Action will change school nickname, not open forums and other talks



At Thursday’s “Chippewa” nickname forum, all the panelists agreed that Central Michigan University’s nickname, used for all athletics teams, needs to change.

They cited that the nickname is offensive to Native American people, and that the change would not be quick.

Instead of holding forums and talking about how the nickname needs to be changed, students and faculty that feel strongly about the nickname should act now to begin the name-changing process.

Discussing change and what should be done is important, but those discussions have been happening for years. In 2005, the NCAA deemed 18 schools used Native American symbols and names offensive and that they needed to change their nicknames and/or symbols. CMU was granted permission to use the nickname with the blessing of the Saginaw Chippewa Indian tribal leadership. CMU also has gone to the extent of eliminating all Native American-related lore in the athletics realm, including the omission of spears and feathers, in 1989.

But if there are problems with the nickname, then those students and faculty that feel it needs to go should step up and begin the process to change it.

Even though the process may take a while, the time to begin is now.

How to do it If students and faculty are curious as to how they can go about changing it, they can check out the University of North Dakota.

The university, in Grand Forks, N.D., saw students and faculty protest the nickname the Fighting Sioux. It was enough to where the school had until Oct. 1 of this year to change the name or be banned from NCAA postseason play. Without the approval of both Sioux tribes in North Dakota, the school will have to change the nickname. The deadline for approval has since been extended, with still no result.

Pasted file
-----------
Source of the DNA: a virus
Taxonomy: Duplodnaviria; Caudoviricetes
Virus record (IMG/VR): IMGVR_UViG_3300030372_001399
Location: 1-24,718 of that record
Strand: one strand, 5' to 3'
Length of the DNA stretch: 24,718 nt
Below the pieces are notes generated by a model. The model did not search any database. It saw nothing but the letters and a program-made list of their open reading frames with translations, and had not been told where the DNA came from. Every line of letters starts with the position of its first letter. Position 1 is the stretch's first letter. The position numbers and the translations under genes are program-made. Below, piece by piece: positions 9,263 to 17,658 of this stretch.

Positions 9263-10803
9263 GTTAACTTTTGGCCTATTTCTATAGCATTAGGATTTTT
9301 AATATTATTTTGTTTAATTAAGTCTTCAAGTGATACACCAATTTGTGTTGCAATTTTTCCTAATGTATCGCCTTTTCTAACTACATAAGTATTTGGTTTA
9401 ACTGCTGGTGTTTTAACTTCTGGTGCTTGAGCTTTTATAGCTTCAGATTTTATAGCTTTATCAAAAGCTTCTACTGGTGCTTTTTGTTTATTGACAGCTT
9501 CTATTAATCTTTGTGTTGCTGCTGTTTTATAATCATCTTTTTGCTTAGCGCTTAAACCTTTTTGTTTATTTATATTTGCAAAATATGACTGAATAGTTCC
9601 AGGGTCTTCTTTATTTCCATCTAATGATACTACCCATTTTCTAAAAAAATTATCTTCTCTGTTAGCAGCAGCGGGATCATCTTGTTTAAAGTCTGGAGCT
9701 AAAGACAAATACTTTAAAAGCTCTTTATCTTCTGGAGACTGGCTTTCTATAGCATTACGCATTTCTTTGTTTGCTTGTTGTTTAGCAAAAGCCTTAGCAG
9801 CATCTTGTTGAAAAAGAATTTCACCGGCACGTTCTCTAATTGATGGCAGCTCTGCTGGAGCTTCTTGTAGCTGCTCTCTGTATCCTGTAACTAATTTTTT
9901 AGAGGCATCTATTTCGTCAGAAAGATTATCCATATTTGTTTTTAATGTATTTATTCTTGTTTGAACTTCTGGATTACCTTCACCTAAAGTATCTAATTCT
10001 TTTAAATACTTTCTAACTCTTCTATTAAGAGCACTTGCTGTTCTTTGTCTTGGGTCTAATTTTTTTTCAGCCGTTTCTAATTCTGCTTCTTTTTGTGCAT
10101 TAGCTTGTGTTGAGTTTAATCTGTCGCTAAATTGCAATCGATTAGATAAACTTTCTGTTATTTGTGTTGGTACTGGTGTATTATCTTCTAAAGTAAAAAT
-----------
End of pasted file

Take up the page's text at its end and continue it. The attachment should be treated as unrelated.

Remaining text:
Going forward to the Saginaw Chippewa Indian Tribe’s council would be a logical first step. The Tribe has given CMU its blessing for use of the nickname in years past and, without approval, the nickname “Chippewas” would not be allowed. It would take a while to complete, as the Tribe has continued to give its blessing on the name. Charlene Teters, a professor at the Institute of Indian Arts, would be a great person to begin working with.

Teters fought against the University of Illinois to have the former mascot, Chief Illiniwek, removed because it was deemed offensive. Working with her to help remove the nickname would prove beneficial, since she has proven to know how to remove Native American nicknames.

While hosting panels is a great way to spread the message about the nickname, it is only the surface work if the nickname does need to be changed.

And those that are calling for the name’s end needs to hit the ground running instead of just talking about it.



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